the puppies sight unseen. She didn’t buy a dog so she can’t say she was ripped
off, but there was no question that this was a scam & we took them down. It’s
critical that people be able to exercise that kind of judgment where consumer
harms are involved. There’s no state action & scammers can go register on
some other site; we aren’t going to protect it. She doesn’t think that’s a
matter of free speech.
Deutsch: all sorts of third party sites have provisions
about copyright & TM etc; DMCA gives you obligations for takedown.  It’s not that surprising for stuff to be in a
contract. There is also more pressure on platforms, ISPs, even possibly
registrars & registries to take more fiduciary responsibilities for what’s
on their sites. But shadow regulation also tends to grow.
Neuman: .biz had a problem with being a known source of
spam; made it hard for legit clients to get emails through.  Created an anti-abuse policy for acting on
malware, phishing, spam: first policy in the big registries. Registrars would
have 12 hours to take the domain down or we’d do it. That made us pariahs in
the community. But there wasn’t a slippery slope. In 2005, took down 32,000
domains with zero complaints from the registrants.  We’ve taken down 100,000s of domains. Took
.biz from most abusive to one of the safest TLDs. Not all slippery slopes have to
be slid down.
Stoltz: There are issues of norms & due process. Should
the power company combat fraud by accepting complaints about fraud & cut
off a business’s electricity if it finds the complaint persuasive? That sounds
bizarre. Power is used in the commission of all sorts of crimes, but it’s still
not their role to police that.  There is
space for competition among policies, but that only works if that’s evident to
consumers—if people know what they’re buying, and if there is actual competition.  Donuts owns 1 of 6 of the new domains, and
they use policy rejected by ICANN.
Kleiman: the key move here is ICANN’s abandonment of the
principle that it was about regulating infrastructure and move into regulating
content.  The attempt here is not just to
get the regulations into the agreements but to get to ICANN to enforce content
regulations.
Q: if an applicant made promises & got the domain b/c of
the promises, it’s sensible for ICANN to be one of the entities that can hold
them to its promise.  If Goodyear got
.tires and biased the search within that gTLDs—that would be ok if it’s
disclosed, but maybe ICANN should stop it from happening. FTC said it would
watch and if there’s deceptive trade practices the US would enforce against it.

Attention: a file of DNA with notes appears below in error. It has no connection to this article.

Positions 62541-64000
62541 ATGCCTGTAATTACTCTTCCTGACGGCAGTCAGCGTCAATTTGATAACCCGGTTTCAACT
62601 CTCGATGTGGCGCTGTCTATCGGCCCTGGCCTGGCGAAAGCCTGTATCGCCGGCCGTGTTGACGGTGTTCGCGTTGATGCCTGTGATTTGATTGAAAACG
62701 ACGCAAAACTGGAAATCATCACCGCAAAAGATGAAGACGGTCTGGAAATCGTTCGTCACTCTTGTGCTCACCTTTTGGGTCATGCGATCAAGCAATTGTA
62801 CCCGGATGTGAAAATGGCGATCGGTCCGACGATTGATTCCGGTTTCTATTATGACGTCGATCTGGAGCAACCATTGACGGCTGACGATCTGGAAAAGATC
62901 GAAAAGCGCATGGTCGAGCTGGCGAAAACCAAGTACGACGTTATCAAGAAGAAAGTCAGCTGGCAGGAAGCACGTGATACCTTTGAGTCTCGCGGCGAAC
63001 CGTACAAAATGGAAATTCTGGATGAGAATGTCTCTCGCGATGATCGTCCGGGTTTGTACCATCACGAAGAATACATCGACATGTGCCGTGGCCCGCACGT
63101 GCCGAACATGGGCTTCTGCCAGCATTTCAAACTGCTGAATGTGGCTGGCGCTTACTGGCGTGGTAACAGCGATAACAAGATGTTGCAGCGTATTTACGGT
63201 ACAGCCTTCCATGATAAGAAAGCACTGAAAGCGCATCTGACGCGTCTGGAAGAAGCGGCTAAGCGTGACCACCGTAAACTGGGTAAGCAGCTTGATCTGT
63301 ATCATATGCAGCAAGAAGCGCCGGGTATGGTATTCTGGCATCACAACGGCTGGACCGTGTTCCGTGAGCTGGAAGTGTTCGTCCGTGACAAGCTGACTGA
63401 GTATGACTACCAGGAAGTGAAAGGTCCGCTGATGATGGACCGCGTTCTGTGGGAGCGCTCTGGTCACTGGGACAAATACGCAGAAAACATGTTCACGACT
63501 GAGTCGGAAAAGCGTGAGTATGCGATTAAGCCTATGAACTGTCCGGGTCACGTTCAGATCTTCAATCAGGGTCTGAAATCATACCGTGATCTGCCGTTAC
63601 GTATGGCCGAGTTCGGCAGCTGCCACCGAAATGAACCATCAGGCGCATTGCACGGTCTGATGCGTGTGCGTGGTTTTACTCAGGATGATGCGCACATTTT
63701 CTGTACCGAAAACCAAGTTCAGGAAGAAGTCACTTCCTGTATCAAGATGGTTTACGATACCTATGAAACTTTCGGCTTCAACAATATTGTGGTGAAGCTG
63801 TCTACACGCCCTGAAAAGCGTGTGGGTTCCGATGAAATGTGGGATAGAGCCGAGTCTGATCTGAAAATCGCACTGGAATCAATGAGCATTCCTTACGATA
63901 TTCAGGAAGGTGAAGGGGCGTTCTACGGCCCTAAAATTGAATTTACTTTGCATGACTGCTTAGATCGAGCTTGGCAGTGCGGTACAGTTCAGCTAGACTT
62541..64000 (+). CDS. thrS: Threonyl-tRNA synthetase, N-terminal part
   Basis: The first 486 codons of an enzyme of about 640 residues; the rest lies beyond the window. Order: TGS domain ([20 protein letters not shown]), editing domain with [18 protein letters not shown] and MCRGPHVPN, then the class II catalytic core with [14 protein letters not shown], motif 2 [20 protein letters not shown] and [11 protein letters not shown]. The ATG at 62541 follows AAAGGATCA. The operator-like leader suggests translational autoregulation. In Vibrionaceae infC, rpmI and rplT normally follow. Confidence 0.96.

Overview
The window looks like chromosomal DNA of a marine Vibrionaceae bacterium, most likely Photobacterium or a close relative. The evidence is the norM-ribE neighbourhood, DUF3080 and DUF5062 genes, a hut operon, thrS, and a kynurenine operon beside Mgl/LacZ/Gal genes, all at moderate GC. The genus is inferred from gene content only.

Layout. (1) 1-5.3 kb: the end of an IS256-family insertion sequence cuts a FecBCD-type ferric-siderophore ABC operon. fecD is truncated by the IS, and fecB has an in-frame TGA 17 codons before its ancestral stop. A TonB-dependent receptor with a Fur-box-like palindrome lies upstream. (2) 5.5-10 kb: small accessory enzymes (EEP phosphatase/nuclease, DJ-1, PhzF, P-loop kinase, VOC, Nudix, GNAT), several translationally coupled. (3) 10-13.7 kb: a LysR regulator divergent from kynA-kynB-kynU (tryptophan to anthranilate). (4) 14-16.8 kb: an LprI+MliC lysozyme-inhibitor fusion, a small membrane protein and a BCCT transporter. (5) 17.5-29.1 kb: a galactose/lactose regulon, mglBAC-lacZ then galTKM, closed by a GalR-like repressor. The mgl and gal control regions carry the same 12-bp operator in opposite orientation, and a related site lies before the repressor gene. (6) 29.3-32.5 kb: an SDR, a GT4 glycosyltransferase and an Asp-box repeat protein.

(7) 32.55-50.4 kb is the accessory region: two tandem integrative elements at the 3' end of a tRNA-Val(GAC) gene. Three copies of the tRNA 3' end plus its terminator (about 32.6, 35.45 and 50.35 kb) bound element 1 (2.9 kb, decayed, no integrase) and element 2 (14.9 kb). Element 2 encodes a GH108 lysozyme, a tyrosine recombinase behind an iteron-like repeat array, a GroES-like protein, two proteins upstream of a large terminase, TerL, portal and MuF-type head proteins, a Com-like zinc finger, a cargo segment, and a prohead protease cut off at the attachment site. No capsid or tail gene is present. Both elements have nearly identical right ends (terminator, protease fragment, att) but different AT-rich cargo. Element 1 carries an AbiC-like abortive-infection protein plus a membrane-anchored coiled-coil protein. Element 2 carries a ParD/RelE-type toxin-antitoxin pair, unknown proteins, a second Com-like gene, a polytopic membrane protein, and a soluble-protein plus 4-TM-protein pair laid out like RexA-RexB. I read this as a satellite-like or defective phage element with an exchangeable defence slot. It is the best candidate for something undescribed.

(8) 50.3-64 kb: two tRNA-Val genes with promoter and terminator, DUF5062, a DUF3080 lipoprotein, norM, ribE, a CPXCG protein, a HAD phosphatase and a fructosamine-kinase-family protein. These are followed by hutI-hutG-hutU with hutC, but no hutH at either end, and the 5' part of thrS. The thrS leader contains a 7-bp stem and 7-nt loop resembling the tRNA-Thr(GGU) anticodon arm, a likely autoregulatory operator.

That’s how it happened at ICANN; there’s no blanket prohibition on a competitor
running a closed generic and we deal with problems after the fact; would it be
better to have it otherwise?
Karanicolas: Infrastructure layer makes a difference: there’s
a difference b/t Twitter kicking Milo off and Comcast installing a filter to
prevent anyone on their network from seeing Milo’s content. But where do
registries fall on that spectrum?  [Right,
one of the distinctions to be made here is the puppy mill v. Craigslist, both
of which might be offering scams.  Do we
have any way of distinguishing that in order to protect Craigslist against a
significant chilling effect?]
Q: We need to know what the rules are about people being
kicked off. If there are pre-agreements w/certain TM owners, is the
decisionmaker biased?  Is there any way
to appeal? If you’re making government-like decisions then there should be
government-like protective structures for decisions.
Deutsch: .bible—applicant wanted to exclude nonChristians
and anybody of which it didn’t approve, and to make UDRP panelists sign a
statement of faith. This is a real world example of what happens in a closed
generic space and we need to be mindful of that.
Neuman: .disaster could easily be exploited for fraud.  But we need to look out for end users more
than a right to register any name that you want. A closed generic could be a
lot more useful for end users than what’s in the market now. If Amazon had
.book and could give an official page to any author, is that better or worse
than letting anyone register and maybe never getting .book into widespread use.
Burr: doesn’t like the power company metaphor b/c power is a
utility; I don’t have a choice about where I get power from. Registries/registrars
doesn’t fit into that paradigm.  DMCA
issues: registries/registrars can’t simply take down one piece of allegedly
infringing content: that makes them fit poorly into the DMCA framework.  Issues w/r/t copyright & TM are not the
same as issues about what’s not legal in Thailand (criticizing the royal
family) or consumer fraud.  [Which is
very telling insofar as Donuts and similar agreements are about copyright and
TM, and side agreements w/© and TM owners are what have brought us here.  Donuts didn’t make any agreements with the
gov’t of Thailand, or with the FTC or even the BBB.]